Instead of fleeing, Stella decided to report voluntarily to the transit camp on Grosse Hamburgerstrasse 26 after her second escape. She did so out of love for her parents who were still staying here. Since her youth, she had depended on them heavily and a future without them at her side was unthinkable for Stella. The Gestapo still clung to the assumption she knew the whereabouts of Rogoff and she was questioned again. This time she was put under more pressure. If she would not cooperate in tracking down the forger, she and her parents would be put on transport to Auschwitz. Stella therefore pretended to possess useful information about Rogoff and along with two other Jewish collaborators of the Gestapo, she set out to hunt him down. After her two companions had found out, she knew nothing at all she was placed as yet on the transport list to Auschwitz along with her parents. Meanwhile, her lover Rolf had been arrested by the Gestapo as well and recruited to help arrest Jewish hiders. Stella also received the offer to collaborate with the Gestapo. In exchange, she and her parents would not be deported. She accepted the devilish offer, a decision she was to regret until her death after the war.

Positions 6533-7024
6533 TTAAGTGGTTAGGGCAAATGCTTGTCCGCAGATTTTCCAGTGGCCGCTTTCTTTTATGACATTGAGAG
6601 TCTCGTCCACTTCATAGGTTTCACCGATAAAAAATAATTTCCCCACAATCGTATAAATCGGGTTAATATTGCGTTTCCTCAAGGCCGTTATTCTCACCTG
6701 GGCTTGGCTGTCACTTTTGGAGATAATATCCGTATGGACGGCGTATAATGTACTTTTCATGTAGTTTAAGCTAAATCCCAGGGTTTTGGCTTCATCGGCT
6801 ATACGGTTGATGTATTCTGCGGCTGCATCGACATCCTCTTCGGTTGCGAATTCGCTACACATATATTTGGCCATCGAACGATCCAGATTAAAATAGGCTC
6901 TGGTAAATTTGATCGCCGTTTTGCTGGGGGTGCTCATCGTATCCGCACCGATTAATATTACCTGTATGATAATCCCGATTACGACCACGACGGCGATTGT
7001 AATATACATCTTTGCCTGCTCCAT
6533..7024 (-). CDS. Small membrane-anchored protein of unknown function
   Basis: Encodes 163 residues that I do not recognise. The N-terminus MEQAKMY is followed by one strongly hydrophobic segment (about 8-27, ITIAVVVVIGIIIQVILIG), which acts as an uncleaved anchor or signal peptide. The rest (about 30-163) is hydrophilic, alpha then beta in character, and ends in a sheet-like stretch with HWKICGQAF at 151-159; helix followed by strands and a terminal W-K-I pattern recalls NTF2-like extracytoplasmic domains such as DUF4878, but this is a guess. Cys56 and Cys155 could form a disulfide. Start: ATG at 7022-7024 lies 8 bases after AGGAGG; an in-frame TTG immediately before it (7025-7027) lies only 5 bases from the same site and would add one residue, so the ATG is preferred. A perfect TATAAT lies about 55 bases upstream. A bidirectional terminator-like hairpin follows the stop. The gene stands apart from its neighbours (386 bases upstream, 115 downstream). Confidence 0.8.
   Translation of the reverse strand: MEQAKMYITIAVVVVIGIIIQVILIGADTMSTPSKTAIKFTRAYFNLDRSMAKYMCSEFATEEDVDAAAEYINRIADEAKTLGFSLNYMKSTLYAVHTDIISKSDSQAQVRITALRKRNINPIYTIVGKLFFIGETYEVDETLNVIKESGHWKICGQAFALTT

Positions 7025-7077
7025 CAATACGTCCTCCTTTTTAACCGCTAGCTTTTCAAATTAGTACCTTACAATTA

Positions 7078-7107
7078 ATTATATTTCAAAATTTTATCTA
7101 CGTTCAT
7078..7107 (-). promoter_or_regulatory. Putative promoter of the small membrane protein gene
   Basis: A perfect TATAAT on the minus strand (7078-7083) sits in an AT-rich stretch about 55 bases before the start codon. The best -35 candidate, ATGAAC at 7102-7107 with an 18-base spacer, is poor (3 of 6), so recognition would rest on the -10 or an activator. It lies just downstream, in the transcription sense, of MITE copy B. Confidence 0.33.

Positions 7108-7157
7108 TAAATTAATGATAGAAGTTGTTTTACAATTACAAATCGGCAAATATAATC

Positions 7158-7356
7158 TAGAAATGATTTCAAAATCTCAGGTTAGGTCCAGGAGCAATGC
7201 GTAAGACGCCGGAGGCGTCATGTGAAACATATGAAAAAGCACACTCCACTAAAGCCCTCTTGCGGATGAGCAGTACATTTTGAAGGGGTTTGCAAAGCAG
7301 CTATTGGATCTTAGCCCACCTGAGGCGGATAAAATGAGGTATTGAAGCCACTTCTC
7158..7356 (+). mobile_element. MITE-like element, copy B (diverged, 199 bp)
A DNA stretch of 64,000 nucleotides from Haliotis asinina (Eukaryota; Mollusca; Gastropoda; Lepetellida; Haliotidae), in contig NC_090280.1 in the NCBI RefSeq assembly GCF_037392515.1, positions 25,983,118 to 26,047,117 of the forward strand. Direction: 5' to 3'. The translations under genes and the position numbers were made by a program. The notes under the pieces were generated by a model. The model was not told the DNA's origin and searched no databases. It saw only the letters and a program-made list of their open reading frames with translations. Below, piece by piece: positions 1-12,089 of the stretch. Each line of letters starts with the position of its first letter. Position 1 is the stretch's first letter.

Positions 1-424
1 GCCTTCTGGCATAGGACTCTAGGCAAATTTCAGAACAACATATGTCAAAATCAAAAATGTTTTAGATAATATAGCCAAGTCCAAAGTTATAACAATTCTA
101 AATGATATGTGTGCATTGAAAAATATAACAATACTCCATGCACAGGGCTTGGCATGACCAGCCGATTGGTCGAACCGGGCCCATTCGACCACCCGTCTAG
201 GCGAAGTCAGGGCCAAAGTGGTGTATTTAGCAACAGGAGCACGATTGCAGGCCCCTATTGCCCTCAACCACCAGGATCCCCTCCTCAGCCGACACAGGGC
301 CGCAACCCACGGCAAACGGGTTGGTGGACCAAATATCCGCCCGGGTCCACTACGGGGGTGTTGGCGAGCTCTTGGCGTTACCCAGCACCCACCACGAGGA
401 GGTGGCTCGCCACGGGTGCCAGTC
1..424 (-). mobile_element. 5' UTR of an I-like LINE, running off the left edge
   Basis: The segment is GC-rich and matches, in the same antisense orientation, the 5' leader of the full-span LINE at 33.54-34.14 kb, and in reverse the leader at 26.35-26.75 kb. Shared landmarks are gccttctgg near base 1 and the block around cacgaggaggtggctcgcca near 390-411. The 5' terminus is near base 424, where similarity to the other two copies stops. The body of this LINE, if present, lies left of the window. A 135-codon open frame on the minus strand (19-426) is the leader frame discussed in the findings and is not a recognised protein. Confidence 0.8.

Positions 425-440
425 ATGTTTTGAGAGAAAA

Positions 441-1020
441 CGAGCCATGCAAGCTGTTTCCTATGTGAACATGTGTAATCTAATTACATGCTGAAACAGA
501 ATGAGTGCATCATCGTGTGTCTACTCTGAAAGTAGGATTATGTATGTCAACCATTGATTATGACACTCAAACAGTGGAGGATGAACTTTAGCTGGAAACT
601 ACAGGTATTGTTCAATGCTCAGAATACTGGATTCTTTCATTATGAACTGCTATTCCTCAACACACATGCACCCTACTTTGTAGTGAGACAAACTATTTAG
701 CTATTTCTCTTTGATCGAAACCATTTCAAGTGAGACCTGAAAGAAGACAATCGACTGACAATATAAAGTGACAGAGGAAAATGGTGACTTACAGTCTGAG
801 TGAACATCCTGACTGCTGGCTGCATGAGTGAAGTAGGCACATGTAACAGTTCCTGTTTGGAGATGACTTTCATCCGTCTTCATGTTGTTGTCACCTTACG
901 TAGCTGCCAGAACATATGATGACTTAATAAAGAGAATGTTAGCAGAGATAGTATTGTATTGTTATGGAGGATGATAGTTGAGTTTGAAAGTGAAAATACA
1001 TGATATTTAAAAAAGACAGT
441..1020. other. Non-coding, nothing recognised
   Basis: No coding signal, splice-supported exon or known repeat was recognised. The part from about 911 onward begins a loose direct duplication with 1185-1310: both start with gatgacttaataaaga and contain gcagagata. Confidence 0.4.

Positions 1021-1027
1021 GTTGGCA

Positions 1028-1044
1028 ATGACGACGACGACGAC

After being trained by the Gestapo, Stella and Rolf became members of the Jüdischer Fahndungsdienst (unit for tracking down Jews), consisting of some 20 young men and women known as Greifer (catcher). They were granted a bounty of 200 Reichsmark for every Jew in hiding who was arrested with their help. Carrying a gun and papers identifying them as Gestapo agents, they were free to move about the city without having to wear a Star of David. Initially, the Greifer HQ was located in the transit camp at Grosse Hamburgerstrasse and later on in the pathology wing of the Jewish hospital. The bounty hunters were housed in separate rooms and had no shortage of food. Former policeman Walter Dobberke, who had entered service with the Gestapo in the rank of SS-Hauptscharführer and commander of the transit camp, was in command of the tracing unit. Stella and Rolf were probably his most successful and in any case his most notorious collaborators. They often operated together but also hunted down Jews in hiding on their own.